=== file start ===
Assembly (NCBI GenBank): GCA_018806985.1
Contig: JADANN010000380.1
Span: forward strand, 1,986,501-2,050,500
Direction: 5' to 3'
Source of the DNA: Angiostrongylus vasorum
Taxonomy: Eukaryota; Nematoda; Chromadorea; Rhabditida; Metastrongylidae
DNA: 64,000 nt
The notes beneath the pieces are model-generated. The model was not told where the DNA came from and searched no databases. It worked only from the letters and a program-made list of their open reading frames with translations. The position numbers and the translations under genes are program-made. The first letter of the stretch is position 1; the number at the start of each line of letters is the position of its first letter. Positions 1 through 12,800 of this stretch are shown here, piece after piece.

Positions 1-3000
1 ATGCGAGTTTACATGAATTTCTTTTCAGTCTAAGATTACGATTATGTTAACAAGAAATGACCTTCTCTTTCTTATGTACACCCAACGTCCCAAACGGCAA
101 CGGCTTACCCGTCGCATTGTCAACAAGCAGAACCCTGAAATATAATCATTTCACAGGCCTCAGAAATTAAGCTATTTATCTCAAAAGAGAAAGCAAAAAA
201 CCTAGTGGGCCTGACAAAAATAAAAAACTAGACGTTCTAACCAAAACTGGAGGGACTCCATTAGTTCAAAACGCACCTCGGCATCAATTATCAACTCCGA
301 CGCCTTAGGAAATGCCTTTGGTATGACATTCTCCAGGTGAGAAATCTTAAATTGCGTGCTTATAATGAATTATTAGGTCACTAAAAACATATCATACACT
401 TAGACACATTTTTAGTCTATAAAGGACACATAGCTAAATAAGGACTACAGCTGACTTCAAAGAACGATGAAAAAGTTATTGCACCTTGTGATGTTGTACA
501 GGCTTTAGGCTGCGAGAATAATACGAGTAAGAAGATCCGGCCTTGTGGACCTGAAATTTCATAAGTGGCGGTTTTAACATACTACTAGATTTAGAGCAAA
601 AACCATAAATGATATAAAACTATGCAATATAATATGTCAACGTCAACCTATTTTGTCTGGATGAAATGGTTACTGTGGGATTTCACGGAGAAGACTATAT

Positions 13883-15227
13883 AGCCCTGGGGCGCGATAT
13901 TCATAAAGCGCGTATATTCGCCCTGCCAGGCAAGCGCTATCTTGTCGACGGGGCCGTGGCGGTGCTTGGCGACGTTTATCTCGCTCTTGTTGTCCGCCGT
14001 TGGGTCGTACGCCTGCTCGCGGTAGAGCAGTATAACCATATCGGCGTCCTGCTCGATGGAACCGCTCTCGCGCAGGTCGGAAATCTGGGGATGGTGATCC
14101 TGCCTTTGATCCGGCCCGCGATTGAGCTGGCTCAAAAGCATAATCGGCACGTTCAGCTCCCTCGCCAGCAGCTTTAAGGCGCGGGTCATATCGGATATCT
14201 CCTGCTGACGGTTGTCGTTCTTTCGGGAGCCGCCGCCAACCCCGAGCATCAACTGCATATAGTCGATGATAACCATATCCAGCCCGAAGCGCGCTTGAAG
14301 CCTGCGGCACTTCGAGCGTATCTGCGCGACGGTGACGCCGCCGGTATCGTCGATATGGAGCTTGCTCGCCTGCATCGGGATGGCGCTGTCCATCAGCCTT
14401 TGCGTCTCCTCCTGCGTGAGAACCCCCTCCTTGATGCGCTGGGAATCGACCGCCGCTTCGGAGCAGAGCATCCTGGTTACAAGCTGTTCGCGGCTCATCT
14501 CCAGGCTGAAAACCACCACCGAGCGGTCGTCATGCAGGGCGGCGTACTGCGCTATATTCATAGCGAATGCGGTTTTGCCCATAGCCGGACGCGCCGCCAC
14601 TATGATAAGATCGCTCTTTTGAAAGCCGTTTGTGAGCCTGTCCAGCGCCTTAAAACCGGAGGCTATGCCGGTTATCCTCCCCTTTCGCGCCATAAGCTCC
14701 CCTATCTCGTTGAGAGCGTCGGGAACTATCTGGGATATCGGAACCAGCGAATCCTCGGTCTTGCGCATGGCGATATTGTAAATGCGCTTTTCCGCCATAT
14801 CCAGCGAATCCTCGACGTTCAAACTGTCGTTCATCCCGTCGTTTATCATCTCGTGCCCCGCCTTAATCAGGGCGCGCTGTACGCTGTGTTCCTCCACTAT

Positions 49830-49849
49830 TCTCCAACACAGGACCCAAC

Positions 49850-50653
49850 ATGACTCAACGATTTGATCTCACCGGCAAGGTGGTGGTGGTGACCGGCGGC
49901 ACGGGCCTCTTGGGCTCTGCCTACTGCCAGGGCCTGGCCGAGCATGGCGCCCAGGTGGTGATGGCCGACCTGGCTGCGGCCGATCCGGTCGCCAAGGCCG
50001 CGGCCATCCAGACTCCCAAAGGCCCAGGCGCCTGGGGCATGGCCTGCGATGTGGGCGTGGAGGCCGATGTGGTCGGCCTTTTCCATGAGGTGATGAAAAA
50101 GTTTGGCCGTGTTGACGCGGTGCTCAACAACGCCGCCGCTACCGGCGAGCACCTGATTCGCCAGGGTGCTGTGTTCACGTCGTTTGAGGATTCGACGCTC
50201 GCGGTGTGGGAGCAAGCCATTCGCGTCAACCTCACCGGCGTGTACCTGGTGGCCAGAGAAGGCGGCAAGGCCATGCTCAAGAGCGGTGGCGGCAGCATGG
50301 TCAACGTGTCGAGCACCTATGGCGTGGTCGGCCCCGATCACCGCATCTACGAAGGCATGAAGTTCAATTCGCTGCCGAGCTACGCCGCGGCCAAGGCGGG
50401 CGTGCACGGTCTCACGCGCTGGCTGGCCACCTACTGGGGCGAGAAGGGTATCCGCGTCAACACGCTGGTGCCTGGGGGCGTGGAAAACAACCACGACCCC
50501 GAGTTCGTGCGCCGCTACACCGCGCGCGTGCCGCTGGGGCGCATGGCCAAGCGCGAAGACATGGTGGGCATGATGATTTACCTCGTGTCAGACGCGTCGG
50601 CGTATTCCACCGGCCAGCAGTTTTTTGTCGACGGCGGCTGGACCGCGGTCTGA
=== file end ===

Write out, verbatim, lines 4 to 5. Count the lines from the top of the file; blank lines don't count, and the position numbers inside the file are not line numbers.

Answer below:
Direction: 5' to 3'
Source of the DNA: Angiostrongylus vasorum